Italian authorities have unveiled a corporate tax fraud ring that they believe robbed the state of €1.7bn (£1.3bn, $2.2bn).
The financial police of Italy said that it has broken up a ring of businesses that used false accounting to defraud the state of the large sum.
The powers that be said in a statement: "The illegal activity has led, over the years, to damages to the state... whose total sum exceeds €1.7bn", since 2001.
The police have placed Pierino Tulli and Maurizio Ladaga, two businessmen from capital city Rome, as the masterminds behind the criminal offence as they believe that they created a system using fake invoices that were issued by temporary subcontracting firms to carry out the fraudulent activity.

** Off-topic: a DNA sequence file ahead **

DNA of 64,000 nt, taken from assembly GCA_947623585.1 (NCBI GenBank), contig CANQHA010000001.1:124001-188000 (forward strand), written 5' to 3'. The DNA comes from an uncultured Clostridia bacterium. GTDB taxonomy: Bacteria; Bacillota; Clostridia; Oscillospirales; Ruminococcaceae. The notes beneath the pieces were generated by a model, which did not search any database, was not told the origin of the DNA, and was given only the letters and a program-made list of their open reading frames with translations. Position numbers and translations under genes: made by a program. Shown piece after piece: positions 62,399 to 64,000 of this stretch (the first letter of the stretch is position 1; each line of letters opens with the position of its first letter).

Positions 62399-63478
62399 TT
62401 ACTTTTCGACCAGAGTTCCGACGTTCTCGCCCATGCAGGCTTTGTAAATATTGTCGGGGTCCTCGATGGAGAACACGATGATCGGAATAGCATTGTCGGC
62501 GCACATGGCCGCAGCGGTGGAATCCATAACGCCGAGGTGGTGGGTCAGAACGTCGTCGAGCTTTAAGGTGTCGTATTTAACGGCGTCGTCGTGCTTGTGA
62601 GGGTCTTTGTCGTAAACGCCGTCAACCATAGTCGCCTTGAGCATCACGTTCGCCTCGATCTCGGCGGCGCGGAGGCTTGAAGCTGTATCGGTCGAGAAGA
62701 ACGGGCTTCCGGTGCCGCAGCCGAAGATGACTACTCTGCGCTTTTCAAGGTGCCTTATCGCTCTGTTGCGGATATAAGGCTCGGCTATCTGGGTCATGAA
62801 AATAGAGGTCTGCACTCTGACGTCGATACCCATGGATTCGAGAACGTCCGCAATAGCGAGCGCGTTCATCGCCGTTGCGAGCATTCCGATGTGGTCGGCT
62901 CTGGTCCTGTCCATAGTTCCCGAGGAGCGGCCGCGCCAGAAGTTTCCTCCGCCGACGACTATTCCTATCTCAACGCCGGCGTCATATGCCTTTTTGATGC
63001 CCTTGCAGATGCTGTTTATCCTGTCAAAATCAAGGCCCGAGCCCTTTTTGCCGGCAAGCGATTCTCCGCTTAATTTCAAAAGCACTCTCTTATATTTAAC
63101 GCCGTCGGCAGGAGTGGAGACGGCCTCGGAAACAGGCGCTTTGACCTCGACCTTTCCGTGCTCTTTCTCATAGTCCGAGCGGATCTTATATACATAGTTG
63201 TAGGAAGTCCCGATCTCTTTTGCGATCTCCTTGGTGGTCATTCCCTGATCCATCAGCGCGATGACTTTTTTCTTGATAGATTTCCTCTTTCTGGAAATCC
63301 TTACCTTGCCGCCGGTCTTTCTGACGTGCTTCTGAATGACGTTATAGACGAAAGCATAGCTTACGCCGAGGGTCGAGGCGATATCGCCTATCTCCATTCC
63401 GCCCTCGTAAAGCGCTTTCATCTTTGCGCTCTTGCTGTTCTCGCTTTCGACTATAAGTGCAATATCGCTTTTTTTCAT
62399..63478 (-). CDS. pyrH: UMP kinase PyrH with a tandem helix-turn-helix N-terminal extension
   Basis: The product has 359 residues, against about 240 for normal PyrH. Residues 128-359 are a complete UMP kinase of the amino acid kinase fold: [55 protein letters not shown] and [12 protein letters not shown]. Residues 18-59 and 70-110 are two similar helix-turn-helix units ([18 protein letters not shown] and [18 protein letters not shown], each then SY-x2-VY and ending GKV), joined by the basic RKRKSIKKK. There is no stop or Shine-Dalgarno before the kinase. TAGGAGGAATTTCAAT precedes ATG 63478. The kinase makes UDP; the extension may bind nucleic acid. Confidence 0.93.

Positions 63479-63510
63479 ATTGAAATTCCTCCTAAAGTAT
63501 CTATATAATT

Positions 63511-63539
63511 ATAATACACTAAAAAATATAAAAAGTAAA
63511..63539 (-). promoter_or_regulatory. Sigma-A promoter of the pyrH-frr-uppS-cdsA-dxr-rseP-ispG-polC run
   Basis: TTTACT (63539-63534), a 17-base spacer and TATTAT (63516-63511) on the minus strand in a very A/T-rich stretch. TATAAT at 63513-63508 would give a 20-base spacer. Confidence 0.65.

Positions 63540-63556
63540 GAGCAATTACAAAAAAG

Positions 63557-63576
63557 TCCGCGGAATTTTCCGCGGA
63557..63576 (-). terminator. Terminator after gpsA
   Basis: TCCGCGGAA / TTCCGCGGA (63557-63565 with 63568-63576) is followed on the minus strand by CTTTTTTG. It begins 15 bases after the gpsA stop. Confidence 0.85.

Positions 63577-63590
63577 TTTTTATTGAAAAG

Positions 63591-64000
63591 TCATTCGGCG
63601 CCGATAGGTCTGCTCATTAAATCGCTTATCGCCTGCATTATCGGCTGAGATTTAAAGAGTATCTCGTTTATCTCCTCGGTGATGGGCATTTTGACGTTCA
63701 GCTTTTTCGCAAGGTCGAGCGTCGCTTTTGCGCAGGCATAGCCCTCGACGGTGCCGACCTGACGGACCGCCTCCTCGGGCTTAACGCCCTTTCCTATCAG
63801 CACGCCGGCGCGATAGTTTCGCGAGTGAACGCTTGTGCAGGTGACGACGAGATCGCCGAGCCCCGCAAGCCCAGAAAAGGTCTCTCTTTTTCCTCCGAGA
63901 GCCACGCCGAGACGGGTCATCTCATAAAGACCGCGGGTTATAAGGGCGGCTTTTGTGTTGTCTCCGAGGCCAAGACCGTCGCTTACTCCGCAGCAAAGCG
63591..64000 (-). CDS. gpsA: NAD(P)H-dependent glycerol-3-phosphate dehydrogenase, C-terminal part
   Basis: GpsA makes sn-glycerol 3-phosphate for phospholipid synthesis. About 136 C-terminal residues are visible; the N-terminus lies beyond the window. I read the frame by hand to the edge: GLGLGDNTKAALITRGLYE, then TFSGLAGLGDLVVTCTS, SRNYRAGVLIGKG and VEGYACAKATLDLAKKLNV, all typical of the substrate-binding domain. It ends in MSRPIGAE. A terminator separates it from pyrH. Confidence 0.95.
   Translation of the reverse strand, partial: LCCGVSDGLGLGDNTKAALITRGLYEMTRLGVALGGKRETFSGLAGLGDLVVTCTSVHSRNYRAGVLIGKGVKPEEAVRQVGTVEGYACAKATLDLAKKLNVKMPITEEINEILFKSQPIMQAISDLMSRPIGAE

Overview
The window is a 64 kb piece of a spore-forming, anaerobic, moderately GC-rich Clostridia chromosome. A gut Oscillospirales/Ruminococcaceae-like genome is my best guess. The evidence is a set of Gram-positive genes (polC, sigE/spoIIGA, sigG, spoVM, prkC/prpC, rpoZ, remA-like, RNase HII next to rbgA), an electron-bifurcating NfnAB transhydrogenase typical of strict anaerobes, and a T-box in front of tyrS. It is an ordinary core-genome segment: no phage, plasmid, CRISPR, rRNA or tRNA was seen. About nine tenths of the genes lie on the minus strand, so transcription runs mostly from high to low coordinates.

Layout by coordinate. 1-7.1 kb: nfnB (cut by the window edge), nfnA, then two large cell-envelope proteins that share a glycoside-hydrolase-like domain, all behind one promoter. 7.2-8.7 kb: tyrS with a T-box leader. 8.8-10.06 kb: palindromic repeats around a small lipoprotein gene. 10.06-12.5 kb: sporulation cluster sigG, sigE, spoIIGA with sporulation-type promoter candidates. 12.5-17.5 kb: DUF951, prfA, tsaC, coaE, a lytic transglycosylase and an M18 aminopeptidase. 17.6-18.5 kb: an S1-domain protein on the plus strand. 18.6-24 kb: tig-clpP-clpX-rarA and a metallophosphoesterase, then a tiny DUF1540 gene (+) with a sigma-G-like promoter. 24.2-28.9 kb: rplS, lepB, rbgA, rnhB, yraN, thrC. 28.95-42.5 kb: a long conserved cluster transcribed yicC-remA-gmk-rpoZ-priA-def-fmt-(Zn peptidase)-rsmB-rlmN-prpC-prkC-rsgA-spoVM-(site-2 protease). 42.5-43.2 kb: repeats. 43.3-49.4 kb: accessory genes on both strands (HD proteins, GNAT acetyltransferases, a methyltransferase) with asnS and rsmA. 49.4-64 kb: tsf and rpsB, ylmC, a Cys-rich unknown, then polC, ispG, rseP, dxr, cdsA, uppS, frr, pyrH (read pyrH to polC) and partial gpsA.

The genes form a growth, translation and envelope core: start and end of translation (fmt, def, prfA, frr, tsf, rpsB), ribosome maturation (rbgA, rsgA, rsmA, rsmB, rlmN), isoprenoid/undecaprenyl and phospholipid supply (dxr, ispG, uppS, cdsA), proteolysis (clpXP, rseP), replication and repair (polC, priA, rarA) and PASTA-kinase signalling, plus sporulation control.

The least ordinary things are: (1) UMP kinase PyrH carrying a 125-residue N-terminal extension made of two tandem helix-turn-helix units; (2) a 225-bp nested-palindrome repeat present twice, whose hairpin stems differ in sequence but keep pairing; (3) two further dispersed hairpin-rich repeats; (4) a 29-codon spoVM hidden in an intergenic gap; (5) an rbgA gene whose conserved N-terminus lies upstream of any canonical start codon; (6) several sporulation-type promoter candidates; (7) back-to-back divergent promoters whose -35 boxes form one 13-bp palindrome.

Via the invoices, which were mainly in areas such as security services and industrial cleaning, the fraudsters are alleged to have obtained vast amounts of money that were placed into the accounts of shell companies.
The police said that the criminals would proceed to take the funds out of these accounts and deposit them in tax havens such as San Marino and Luxembourg, where they would then declare bankruptcy for the make-believe companies.
The police suspect that 62 people were involved in the scheme, led by Tulli and Ladaga, and the authorities have seized goods worth more than €100m as part of the investigation.